BY JEFF RUGG
Q: We have a summer cabin that is in a wooded area. The trees in the woods are getting old, and not too many young trees are growing. We want to plant some of the seeds from the existing trees, but we won’t be able to tend to them very often, as the property is about a six-hour drive from home.
We mainly want them to grow them on one side of the property, where it will be hard to water them. We have tried planting them directly, but none ever seem to come up. There are oaks, walnuts, maples and a few other large trees that we are not sure of. What is the best way to plant some seeds to be sure they grow?
A: All trees produce seeds in one shape or another. Sometimes the seeds are encased in shells that we usually call nuts, and sometimes they are encased in soft tissue that we would tend to call a fruit. The shells and fruity pulp are there to protect the seeds, keep them dormant and aid in their dispersal.
The main thing to think about when trying to grow a wild plant from seed is what conditions the seed goes through from the time it is produced until the time it should sprout. Then all you have to do is give the seeds similar conditions.
If the seeds are produced in the spring, like many maples, then they probably don’t have much of a dormancy period. They sprout soon after falling off the tree. They can be planted soon after you gather them.
If the seeds are produced in the fall, they will most likely have a dormancy period so they can wait until spring to sprout. If the local conditions are cold, then give them cold, or if the winter conditions are hot and dry, then that is what you give the seed.
Rather than planting the seeds in the wooded area where animals can eat them as they sprout, I suggest planting them in a little nursery.
Seeds collected in the spring can be planted in pots of forest soil. The pots can be protected by fencing and kept near the house so they can be watered. They can be grown at your normal residence and transported back when they have grown as big as you want them to. The larger plants will survive better between trips to the cabin and can be protected by individual fencing until they are big enough to not be bothered by the animals.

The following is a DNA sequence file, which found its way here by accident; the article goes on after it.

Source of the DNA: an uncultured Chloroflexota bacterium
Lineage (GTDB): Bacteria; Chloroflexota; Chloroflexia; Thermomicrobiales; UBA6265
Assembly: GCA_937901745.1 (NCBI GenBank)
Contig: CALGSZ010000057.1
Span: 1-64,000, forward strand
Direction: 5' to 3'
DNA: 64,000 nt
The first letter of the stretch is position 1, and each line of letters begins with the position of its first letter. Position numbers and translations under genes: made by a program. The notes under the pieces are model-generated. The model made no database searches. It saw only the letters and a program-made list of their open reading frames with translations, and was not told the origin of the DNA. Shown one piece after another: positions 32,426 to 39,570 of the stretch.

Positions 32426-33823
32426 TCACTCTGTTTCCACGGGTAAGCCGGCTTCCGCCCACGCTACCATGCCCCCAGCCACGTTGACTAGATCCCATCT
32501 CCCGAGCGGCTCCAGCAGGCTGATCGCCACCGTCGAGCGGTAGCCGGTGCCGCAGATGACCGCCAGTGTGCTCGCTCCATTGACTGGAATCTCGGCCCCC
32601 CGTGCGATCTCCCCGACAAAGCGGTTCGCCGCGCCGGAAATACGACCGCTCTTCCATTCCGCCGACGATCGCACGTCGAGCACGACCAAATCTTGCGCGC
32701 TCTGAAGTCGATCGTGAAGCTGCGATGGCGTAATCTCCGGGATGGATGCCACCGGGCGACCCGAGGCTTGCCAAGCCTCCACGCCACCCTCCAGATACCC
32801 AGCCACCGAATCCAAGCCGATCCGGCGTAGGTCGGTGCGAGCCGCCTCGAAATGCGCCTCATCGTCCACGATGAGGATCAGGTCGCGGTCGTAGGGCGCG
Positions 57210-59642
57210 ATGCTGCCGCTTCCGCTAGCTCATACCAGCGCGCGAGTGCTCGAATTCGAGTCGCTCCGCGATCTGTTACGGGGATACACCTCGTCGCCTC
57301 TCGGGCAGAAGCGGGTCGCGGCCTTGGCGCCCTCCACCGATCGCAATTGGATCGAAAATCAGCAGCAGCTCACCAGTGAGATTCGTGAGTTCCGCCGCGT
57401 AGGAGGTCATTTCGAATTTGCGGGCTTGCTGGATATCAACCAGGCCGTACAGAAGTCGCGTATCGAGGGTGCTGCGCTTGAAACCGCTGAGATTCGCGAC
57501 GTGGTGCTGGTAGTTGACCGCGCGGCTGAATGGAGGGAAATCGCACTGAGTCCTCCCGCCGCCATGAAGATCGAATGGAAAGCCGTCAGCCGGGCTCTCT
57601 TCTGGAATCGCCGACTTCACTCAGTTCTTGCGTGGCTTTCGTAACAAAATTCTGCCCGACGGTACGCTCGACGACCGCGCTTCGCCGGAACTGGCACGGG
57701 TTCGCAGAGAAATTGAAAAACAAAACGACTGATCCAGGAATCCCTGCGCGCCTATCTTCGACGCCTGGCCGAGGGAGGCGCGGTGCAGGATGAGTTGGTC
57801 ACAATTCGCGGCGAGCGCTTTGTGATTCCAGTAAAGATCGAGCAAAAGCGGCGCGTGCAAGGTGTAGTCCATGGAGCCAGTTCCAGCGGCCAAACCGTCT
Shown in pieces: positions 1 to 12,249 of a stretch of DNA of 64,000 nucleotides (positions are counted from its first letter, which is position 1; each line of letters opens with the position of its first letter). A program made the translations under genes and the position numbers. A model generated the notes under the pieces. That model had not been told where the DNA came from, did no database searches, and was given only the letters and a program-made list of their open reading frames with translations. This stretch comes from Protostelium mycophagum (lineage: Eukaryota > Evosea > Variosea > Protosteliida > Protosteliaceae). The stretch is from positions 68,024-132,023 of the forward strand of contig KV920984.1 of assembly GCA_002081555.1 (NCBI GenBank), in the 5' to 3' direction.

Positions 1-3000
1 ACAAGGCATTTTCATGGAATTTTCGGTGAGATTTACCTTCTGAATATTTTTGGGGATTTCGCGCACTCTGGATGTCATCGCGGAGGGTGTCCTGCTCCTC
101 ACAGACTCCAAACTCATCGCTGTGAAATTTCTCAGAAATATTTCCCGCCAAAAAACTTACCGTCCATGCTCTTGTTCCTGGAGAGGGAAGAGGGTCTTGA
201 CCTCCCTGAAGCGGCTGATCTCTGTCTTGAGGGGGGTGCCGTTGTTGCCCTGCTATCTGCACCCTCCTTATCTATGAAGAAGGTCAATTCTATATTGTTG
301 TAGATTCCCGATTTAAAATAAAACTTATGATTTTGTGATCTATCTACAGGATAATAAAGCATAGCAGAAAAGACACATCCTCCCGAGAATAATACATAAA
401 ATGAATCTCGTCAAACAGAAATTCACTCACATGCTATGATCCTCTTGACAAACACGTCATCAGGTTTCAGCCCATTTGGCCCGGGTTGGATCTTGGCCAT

Seeds collected in the fall can be planted in pots and covered with wire mesh and mulch for the winter. They can also be kept in a bucket outdoors, or they can be kept in a bag in the freezer until spring and then planted. Do not let the seeds dry out in the moisture-robbing atmosphere of the fridge. They can be planted in a warm, sunny location after at least 90 days of cold.
Plant the seeds in the soil about one or two times the diameter of the seed. If there is a husk, like the walnut has, or a fleshy fruit, like a cherry has around a pit, you can take it off before planting. Chemicals in the husk or fruit help prevent the seeds from sprouting too soon. Taking them off will speed up the process.
When you gather the seeds, keep the heavier ones. Lightweight ones may not have enough energy stored to survive the winter or may have been partially eaten by insects. Don’t be too discouraged if not many seeds sprout. Sometimes tree seeds take more than one winter to sprout.
Email questions to Jeff Rugg at firstname.lastname@example.org. To find out more about Jeff Rugg and read features by other Creators Syndicate writers and cartoonists, visit the Creators Syndicate website at www.creators.com.
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